After rebuilding his value on a one-year deal with the Red Sox in 2010, Beltre was able to secure a six-year deal from the Rangers in what easily goes down as the best signing in franchise history. The future Hall of Famer hit .308/.358/.516 for a 132 OPS+ with 167 home runs, 563 RBI and 37.5 WAR in his first six seasons with the Rangers, finishing in the top 10 in AL MVP voting four times while winning three Gold Gloves.
No. 2: SP Colby Lewis—Jan. 19, 2010
Terms: Three years, $8 million (0.9x league avg)
Back from a stellar two-year stint in Japan, Lewis returned to where he began his pro career as a first-round pick in the 1999 draft when he signed a two-year, $5 million deal that included a $3 million club option for 2012. He quickly became a key rotation piece for the Rangers teams that won back-to-back AL pennants in 2010 and 2011, starting 64 games and posting a 4.06 ERA (110 ERA+) during that two-year span. Aside from his regular-season success, he also had a 2.34 ERA in 50 innings of work during those two playoff runs.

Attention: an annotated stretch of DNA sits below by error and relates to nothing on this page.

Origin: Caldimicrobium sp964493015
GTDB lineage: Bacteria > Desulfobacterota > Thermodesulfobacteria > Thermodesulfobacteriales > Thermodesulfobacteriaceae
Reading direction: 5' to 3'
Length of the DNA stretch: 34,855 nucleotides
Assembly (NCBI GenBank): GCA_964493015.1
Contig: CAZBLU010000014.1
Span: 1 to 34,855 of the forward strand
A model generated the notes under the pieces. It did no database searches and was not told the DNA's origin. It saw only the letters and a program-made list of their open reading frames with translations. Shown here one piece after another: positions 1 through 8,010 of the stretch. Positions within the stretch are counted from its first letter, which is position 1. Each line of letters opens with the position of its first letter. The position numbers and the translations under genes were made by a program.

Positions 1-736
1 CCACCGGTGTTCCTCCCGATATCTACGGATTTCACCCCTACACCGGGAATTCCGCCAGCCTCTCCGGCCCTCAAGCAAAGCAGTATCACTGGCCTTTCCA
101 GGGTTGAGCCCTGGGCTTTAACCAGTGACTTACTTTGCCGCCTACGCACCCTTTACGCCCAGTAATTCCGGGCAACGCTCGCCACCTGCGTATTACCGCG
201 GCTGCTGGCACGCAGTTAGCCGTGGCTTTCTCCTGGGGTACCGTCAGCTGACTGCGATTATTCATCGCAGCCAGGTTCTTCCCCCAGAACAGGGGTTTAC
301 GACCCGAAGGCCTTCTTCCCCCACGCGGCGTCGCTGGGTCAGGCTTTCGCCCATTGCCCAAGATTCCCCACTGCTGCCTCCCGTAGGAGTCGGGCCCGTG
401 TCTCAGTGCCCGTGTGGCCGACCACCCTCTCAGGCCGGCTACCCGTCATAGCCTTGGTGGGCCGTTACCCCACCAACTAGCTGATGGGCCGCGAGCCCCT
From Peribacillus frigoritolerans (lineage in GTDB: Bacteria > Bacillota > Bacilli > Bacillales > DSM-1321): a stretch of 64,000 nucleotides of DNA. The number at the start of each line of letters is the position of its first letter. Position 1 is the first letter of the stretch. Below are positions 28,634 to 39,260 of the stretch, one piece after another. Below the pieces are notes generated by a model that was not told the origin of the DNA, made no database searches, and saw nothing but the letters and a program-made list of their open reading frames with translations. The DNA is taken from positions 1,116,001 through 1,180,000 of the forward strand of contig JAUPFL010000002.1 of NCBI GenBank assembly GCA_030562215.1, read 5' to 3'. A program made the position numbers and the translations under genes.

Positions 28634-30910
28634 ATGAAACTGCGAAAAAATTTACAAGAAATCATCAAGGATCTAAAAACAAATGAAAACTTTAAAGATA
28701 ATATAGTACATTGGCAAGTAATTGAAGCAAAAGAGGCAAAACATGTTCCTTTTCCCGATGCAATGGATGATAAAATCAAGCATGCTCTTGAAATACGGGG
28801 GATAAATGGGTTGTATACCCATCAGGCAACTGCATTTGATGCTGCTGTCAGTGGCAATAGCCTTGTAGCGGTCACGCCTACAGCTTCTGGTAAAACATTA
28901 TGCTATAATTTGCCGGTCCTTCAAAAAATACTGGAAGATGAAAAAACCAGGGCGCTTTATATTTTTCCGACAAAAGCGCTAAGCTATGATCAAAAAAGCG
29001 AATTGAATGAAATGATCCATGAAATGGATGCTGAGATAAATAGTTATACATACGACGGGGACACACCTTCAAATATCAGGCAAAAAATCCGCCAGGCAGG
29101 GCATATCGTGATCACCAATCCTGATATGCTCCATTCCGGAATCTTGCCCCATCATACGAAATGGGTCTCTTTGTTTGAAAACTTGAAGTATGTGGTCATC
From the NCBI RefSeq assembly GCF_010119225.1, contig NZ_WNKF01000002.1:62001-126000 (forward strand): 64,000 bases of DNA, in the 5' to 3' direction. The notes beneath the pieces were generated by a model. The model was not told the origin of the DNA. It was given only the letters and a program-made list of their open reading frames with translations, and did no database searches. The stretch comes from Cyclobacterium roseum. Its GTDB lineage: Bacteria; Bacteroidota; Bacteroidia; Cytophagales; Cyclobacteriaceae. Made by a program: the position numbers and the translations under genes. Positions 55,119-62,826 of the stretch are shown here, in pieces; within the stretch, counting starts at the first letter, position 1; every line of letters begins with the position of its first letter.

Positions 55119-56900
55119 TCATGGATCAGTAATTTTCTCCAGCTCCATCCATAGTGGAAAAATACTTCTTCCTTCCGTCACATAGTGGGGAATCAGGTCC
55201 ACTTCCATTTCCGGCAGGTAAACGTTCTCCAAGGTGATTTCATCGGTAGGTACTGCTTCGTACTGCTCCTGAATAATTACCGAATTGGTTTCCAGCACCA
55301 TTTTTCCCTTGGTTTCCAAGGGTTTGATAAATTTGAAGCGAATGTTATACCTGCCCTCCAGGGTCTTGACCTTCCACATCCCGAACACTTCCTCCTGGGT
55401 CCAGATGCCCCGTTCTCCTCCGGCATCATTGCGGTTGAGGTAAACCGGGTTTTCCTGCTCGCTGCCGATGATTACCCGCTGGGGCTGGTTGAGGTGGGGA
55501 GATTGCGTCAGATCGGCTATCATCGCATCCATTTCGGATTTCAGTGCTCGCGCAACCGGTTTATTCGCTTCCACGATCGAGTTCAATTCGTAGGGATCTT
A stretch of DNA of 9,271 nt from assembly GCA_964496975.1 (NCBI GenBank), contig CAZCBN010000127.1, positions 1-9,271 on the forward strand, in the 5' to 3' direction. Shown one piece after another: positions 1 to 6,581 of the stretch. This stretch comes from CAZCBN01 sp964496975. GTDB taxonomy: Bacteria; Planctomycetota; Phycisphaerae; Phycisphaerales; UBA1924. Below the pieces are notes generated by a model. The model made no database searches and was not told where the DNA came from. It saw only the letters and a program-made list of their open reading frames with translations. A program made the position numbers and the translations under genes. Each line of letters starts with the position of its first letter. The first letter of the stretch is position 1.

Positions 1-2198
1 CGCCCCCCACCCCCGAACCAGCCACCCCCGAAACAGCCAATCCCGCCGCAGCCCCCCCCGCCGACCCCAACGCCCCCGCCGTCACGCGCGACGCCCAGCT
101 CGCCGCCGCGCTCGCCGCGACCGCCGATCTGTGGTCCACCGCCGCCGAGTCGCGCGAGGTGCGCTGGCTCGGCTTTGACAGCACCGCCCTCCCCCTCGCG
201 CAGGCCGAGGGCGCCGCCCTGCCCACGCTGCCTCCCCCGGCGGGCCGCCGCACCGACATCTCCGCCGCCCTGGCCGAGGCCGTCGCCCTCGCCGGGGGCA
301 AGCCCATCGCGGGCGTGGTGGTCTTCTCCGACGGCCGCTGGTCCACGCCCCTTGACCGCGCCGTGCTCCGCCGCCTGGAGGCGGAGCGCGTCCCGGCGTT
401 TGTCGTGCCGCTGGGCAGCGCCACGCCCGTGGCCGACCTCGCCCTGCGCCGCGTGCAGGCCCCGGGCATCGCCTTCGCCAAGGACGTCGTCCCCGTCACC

No. 3: 1B Rafael Palmeiro—Dec. 4, 1998
Terms: Five years, $45 million (4.4x league avg)
Despite being 34 years old at the onset of this deal, Palmeiro remained one of the game's most productive power hitters, averaging 43 home runs and 122 RBI with a 140 OPS+ over the course of the contract. He hit his 500th career home run during the final year of the contract, in what was the 10th 30-homer season of his career.
Toronto Blue Jays
No. 1: DH Paul Molitor—Dec. 7, 1992
Terms: Three years, $13 million (3.9x league avg)